Saturday, 6 March 1999

Back Benazir Bhutto - Downside of Kebab Policy

(Originally appeared in the 1990s in the Times of India, as published in M. D. Nalapat's book "Indutva", Har-Anand Publications, 1999)

It is difficult to be a Caucasian in Kashmir: hordes of Hurriyat
volunteers surround each such visitor, beginning her or him to
ask Bill Clinton, Helmut Kohl or even Prince Rainier to give them
freedom. Heady stuff, almost as effervescent as the champagne
and whisky served in the residences of Delhi’s gracious Pakistani
diplomats. The most welcome guests at these soirees are from
the small corps of Caucasian journalists based in Delhi, as also
the few Indians working in US or EU media organisations. So
why the surprise when the BBC rails against troops preventing
terrorist outrages during elections in Kashmir, but coy approval
when soldiers perform the same function in Bosnia? The
incarceration of IRA bomb·throwers in Britain is democracy-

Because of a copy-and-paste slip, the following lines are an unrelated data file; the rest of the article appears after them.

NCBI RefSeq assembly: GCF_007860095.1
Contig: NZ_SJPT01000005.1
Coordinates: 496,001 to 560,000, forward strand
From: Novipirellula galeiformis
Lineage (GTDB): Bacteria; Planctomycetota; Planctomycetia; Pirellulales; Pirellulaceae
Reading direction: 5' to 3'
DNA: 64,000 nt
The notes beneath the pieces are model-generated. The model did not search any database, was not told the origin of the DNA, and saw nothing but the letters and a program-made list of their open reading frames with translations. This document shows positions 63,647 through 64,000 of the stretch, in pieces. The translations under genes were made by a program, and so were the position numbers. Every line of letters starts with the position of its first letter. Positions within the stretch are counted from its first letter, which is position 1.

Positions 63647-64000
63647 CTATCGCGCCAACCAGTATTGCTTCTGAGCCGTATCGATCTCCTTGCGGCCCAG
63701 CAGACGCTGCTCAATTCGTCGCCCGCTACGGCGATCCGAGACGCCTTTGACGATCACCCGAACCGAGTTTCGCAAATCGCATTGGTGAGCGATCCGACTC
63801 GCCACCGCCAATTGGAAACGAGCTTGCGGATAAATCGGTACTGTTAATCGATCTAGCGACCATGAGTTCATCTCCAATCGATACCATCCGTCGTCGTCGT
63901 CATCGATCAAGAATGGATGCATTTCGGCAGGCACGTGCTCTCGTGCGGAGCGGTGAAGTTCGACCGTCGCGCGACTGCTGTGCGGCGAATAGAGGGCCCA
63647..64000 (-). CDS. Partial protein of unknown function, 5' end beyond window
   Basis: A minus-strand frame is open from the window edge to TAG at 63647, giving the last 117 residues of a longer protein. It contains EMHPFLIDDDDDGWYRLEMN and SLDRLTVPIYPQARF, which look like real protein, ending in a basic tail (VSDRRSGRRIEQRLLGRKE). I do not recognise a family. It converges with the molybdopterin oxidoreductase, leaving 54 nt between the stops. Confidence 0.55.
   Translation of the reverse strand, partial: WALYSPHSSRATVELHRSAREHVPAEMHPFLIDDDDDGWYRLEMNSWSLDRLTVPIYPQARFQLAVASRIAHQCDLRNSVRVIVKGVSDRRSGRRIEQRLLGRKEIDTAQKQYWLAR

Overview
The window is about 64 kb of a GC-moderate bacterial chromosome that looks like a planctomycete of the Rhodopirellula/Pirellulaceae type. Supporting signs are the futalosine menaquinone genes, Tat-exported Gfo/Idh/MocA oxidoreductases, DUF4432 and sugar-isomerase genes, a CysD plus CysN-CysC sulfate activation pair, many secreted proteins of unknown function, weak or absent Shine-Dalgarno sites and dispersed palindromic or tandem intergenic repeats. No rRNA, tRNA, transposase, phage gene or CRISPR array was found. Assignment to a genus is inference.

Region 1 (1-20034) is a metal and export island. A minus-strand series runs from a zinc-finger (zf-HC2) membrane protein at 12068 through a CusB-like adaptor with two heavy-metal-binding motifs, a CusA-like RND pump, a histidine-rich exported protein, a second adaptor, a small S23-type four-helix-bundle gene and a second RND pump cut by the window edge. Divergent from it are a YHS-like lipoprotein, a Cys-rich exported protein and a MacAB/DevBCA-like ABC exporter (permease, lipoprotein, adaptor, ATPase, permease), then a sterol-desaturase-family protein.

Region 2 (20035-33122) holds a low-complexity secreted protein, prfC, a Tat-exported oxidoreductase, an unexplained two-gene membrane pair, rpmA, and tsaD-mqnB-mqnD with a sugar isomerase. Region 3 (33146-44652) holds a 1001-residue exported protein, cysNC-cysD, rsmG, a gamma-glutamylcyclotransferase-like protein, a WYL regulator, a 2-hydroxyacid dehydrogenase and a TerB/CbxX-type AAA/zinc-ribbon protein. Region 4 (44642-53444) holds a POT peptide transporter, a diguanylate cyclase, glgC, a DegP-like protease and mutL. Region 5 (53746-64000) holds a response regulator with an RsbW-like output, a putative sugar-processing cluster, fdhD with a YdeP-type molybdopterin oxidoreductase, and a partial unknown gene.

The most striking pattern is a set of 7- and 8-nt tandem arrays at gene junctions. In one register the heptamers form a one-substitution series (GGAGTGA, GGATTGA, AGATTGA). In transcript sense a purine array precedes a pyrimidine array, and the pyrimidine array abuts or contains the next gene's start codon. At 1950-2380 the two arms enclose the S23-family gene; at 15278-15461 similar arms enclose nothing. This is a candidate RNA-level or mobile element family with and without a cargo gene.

compatible, but similar action in India is not.

Army Dominance
Sadly, the alcohol and the kebabs do little to address the root of
Pakistan’s malaise, which is the domination of the Sunni Punjabi
army. While Benazir Bhutto’s rantings may attract the attention
of speech therapists, the fact remains that an army putsch is no
way to remove an elected prime minister. just as the very
"supporters" of Pakistan weakened democracy in that country
by buttressing the armed forces through the Brown amendment,
they have further hastened its disintegration by turning an
approving eye to the latest instance of the men in uniform acting
as though they were superior to the electorate.

Following on from Delhi’s waffling over Afghanistan, this
country has accepted Farooq Leghari’s coup against the elected
Benazir government. What is the difference between present-day
Pakistan and Myanmar? In both countries, the generals rule.
However, unlike the US—which is desperately trying to preserve
its 45-year investment in the Pakistan armed forces—India has
a stake in the development of grassroots democracy in Pakistan.
Only such a development will ensure friendly relations with

The Clinton administration tried hard to get India to make
concessions on Kashmir and on defence programmes to the 
benefit of Pakistan, ignoring the reality that this country has
made enormous sacrifices for Pakistan from 1947 onwards.
Money and river waters got transferred in the 1950s, while